It's fascinating to look back at my account of the 2003 Goodridge decision and see that -- in spite of a dozen years of losses in court -- the arguments against marriage equality have not changed. The anti-homosexual side keeps saying the same thing and hoping that this time it will convince somebody.
and you also might be interested in ...
"I don't plan on getting raped," says a daughter on her way to college. And Mom answers: "Neither did I."
The platform of the Texas GOP is always a good read. This year's proposed version endorses quack "reparative therapy" to cure gays, plus (according to Steve Benen)
complete elimination of the Voting Rights Act; policymakers at all levels should deliberately “ignore” climate change; public schools should end sex-ed and start promoting Christianity; abortion should be banned; English should be the official language of Texas and of the United States; open-carry laws should apply to gun owners statewide
The San Antonio Current has the raw quotes, but they left out some of the best stuff:
All federal enforcement activities in Texas must be conducted under the auspices of the County Sheriff with jurisdiction in that county. ... We believe the Environmental Protection Agency should be abolished. ... we urge Congress to withhold Supreme Court jurisdiction in cases involving abortion, religious freedom, and the Bill of Rights ... We strongly support the Electoral College. ... We support the adoption of human embryos ... We unequivocally oppose the United States Senate’s ratification of the United Nations Convention on the Rights of the Child. ... We oppose any laws regarding the production, distribution, or consumption of food. ... We pledge our influence toward a return to the original intent of the First Amendment and toward dispelling the myth of separation of church and state. ... we support reducing taxpayer funding to all levels of education institutions. ... We believe the Minimum Wage Law should be repealed. ... We support the return to the time-tested precious metal standard for the U.S. dollar. ... We support the withdrawal of the United States from the United Nations and the removal of U.N. headquarters from United States soil.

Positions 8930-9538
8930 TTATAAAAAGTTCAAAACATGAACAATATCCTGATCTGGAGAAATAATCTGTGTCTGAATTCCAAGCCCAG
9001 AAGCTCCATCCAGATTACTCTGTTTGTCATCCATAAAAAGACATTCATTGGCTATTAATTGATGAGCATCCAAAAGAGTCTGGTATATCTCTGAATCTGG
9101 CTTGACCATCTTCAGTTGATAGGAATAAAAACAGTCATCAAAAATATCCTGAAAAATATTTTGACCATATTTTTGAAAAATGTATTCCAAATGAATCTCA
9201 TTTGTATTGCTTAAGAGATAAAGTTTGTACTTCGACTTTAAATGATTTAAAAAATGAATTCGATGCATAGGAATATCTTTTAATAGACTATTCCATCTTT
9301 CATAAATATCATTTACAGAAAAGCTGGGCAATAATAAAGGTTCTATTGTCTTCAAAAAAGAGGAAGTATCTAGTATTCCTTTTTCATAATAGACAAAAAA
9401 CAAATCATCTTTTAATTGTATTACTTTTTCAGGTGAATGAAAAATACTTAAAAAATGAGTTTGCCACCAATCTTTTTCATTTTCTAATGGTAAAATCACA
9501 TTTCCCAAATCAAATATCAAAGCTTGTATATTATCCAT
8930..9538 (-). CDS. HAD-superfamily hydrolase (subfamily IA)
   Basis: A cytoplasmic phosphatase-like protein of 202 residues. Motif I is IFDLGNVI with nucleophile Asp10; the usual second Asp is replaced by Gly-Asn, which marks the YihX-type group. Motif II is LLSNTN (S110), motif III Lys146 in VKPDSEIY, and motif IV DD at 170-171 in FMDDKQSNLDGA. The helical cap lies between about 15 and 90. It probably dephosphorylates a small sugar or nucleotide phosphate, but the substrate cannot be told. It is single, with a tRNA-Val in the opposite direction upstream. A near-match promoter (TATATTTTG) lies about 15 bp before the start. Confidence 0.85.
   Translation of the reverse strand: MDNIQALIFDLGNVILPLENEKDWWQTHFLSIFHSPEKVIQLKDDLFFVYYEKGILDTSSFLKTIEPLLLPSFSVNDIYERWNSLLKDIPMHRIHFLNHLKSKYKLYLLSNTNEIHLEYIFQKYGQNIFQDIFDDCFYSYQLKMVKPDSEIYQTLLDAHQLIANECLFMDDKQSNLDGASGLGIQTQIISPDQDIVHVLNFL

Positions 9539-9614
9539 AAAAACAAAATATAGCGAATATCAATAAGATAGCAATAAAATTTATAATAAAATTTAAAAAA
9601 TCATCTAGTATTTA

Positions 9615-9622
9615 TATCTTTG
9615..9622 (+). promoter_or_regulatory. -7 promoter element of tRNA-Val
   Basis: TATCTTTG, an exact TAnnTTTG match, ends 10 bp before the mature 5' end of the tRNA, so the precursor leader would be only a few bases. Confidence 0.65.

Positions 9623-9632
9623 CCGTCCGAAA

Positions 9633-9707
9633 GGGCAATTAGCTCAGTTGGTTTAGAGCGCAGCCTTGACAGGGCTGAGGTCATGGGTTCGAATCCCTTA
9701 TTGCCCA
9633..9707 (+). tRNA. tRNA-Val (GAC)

If you live somewhere else, you might just shake your head and say "Texas". But as voters have discovered in North Carolina and a few other states, Texas is just where right-wingers feel free to let their freak flag fly. Give Republicans a big enough majority in your state legislature, and crazy stuff will start showing up there too.
Religious freedom for me, but not for thee. In Cincinnati, no Catholic school teacher can support same-sex marriage in public on his/her own time. This new clause in the teaching contract is causing veteran teachers to resign.
You can expect a new push to teach Christianity in the public schools under the guise of Biblical literacy. In addition to trying to expand the definition of religious liberty to diminish the health insurance of his female employees, Hobby Lobby President Steve Green has been funding the Museum of the Bible's development of a curriculum aimed at high schools: The Book: The Bible’s History, Narrative and Impact.SMU religious studies professor Mark Chauncey reviewed the curriculum, finding:
This is a classic example of preaching religious beliefs in the guise of promoting religious literacy. It’s hard to imagine this curriculum, with its sectarian elements, errors and oddities, was put together by dozens of scholars as claimed.
Those who want to tear down the wall between church and state often try to make the law sound complicated, but it's actually quite simple. If a public school teacher says, "In the New Testament, Jesus rises from the dead, and many present-day Christians regard this as a historical event rather than a myth." that's teaching about Christianity, which is completely legal. But if s/he says, "Jesus rose from the dead." that's teaching Christianity, which is illegal. If someone convinces you that this principle is tricky, the person being tricked is you.
So far, Senator Mark Pryor in Arkansas has been doing the best job of any Democrat in making his opponent pay for his far-right voting record. Here's a recent Pryor ad.
and let's close with something vast
If you're not paying attention to the Astronomy Picture of the Day at NASA, you're missing out. This was Sunday's picture, of the open cluster NGC 290.